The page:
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Grid Question

Anonymous
Not applicable
I have been using AC11 for two weeks.
I now know how to import the surveyors dwg into AC, how to create the grid outline polygon and how to trace the dwg contour lines onto the grid.
The 3d model of the terrain looks quite accurate.

I have also been able to cut a slab into the grid at any desired elevation.
and place a slab/roadway on grade by using SEO intersect and subtract.

Here is the new problem.
If the grid has a regular slope of 20% and I want to cut a slab at 10% into the grid, how do I do this?
How do I get a slab at a 10% slope to be able to use SEO subtraction with upward extrusion? A slab at 0% slope is the defaut?

Also I have found that when I create the mesh using 2ft contour lines from the surveyors data that the mesh triangulation becomes complex and slows down AC11 when refreshing 3d views.

Thanks in advance for any assistance.
4 REPLIES 4

Link
Expert
Try using the roof tool to get your 10 degree slope. And lower the magic wand setting to create a less complex mesh.

Cheers,
Link.

Anonymous
Not applicable
Rog wrote:
I have been using AC11 for two weeks.
I now know how to import the surveyors dwg into AC, how to create the grid outline polygon and how to trace the dwg contour lines onto the grid.
The 3d model of the terrain looks quite accurate.

I have also been able to cut a slab into the grid at any desired elevation.
and place a slab/roadway on grade by using SEO intersect and subtract.

Here is the new problem.
If the grid has a regular slope of 20% and I want to cut a slab at 10% into the grid, how do I do this?
How do I get a slab at a 10% slope to be able to use SEO subtraction with upward extrusion? A slab at 0% slope is the defaut?

Also I have found that when I create the mesh using 2ft contour lines from the surveyors data that the mesh triangulation becomes complex and slows down AC11 when refreshing 3d views.

Thanks in advance for any assistance.
wow!! i can see someone in progress !!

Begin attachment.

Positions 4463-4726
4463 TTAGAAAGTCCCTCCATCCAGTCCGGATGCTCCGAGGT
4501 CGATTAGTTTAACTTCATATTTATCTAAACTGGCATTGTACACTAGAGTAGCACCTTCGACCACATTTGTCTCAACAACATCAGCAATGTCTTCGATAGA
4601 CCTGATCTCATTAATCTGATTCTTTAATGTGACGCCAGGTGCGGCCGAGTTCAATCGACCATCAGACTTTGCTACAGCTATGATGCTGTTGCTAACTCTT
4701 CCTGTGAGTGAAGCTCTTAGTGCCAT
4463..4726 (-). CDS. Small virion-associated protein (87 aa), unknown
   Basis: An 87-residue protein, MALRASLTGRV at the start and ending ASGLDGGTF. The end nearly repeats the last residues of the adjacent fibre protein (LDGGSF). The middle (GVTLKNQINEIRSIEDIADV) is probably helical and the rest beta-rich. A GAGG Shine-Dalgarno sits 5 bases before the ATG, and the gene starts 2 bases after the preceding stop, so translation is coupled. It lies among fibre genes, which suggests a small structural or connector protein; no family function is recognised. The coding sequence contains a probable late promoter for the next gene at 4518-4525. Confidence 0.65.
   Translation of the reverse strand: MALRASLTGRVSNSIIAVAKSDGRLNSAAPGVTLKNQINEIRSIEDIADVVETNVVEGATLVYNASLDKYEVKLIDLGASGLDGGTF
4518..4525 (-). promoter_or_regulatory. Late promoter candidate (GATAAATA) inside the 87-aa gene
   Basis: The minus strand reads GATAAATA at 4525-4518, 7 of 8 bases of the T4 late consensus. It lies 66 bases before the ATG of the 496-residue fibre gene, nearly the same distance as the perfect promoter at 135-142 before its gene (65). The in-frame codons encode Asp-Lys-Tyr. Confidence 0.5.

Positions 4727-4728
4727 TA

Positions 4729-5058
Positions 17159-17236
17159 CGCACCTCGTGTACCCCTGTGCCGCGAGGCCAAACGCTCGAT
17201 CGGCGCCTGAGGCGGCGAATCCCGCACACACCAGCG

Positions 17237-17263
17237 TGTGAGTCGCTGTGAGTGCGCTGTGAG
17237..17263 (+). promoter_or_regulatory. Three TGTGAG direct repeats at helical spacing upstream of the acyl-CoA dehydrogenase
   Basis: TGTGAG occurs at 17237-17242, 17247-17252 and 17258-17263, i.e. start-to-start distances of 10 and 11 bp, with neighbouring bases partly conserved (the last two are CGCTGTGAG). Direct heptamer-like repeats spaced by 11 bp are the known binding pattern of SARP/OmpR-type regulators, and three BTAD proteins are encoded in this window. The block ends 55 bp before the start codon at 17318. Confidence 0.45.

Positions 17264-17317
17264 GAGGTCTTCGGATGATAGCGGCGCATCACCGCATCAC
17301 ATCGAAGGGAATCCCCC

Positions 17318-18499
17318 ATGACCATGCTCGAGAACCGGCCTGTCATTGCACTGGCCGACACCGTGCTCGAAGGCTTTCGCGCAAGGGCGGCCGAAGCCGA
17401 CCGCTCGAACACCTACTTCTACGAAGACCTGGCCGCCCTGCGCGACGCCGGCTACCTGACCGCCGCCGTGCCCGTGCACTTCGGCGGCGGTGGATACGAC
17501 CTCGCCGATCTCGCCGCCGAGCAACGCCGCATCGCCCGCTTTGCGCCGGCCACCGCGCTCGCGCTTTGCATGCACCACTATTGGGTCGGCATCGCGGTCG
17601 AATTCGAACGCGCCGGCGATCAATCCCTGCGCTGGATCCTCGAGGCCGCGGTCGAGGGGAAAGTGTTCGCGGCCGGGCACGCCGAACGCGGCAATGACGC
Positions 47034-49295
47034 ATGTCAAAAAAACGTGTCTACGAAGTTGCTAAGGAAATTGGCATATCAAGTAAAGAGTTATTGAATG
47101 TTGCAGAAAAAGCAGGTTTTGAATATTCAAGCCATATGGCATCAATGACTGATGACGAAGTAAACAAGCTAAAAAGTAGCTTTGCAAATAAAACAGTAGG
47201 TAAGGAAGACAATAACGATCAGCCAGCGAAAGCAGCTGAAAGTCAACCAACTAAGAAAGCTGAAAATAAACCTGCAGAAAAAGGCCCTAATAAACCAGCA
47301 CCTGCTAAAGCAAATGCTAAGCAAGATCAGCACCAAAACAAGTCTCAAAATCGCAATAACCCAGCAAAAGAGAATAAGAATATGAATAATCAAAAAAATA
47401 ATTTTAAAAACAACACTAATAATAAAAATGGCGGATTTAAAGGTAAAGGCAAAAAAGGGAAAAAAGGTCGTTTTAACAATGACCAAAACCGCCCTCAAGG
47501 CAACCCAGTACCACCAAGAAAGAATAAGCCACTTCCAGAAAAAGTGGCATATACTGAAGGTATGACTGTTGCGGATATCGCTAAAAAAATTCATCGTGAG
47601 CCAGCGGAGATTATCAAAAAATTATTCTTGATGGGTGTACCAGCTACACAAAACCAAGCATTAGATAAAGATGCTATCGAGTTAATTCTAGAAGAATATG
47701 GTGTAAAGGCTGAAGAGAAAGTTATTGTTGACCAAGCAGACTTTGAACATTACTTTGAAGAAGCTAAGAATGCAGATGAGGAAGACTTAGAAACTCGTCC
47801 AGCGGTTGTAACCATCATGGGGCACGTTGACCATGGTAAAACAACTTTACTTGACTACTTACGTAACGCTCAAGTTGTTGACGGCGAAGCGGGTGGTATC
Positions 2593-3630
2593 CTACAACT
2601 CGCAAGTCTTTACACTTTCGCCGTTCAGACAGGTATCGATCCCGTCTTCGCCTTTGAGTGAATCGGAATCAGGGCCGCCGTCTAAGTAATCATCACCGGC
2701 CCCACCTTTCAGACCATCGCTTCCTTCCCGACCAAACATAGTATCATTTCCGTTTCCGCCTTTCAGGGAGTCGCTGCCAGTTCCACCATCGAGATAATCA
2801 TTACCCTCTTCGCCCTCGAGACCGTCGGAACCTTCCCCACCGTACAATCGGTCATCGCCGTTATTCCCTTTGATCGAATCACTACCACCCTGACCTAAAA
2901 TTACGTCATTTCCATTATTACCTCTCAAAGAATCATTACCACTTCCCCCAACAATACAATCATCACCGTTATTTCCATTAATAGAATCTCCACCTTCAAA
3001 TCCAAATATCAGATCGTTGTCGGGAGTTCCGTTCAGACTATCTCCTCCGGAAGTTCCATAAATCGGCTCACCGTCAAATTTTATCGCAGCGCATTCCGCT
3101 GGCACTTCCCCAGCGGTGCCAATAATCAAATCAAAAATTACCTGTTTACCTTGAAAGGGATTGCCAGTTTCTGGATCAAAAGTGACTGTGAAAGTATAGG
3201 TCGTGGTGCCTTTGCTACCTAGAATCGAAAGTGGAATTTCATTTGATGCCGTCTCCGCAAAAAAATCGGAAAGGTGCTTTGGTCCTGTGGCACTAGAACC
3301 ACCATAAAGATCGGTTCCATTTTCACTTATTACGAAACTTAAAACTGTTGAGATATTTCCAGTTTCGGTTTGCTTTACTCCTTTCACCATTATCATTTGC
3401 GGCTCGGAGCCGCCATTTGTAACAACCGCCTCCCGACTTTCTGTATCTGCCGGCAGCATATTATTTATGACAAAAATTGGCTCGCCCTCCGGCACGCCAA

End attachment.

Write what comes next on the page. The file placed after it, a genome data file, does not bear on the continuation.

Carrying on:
Dwight
Newcomer
It is correct that using contour lines as a basis for the 3D model, while simple and automatic, creates numerous extra nodes and resultant polygons that slow 3D views and don't increase slope description accuracy.

Contour lines are an architect's conceit - they've usually been extrapolated from a grid of elevation samples - and usually those samples were made on some kind of grid. Contour lines can snake around exotically [where's the pole?], providing visual delight but false complexity.

Most Archicad users won't agree with this approach, [but while I keep the representation of contours on my site plans, I never put them in the model]:

To reduce the number of polygons in your model without losing meaningful 3D data is easy enough. Place a square grid over the site plan and elevate each mesh node equal to the elevation of the nearest contour line. Most sites can be described with just a few nodes.

This grid must be adaptive - its an art. On gentle slopes, use a larger grid, on steeper, more articulated slopes, a tinier grid. Also, important ridges and outcroppings should get a few extra nodes for improved definition. All within one site mesh.
Dwight Atkinson

Anonymous
Not applicable
Thanks for all the helpfull comments.
I am travelling but intend to try the suggestions on my return.

Still looking?

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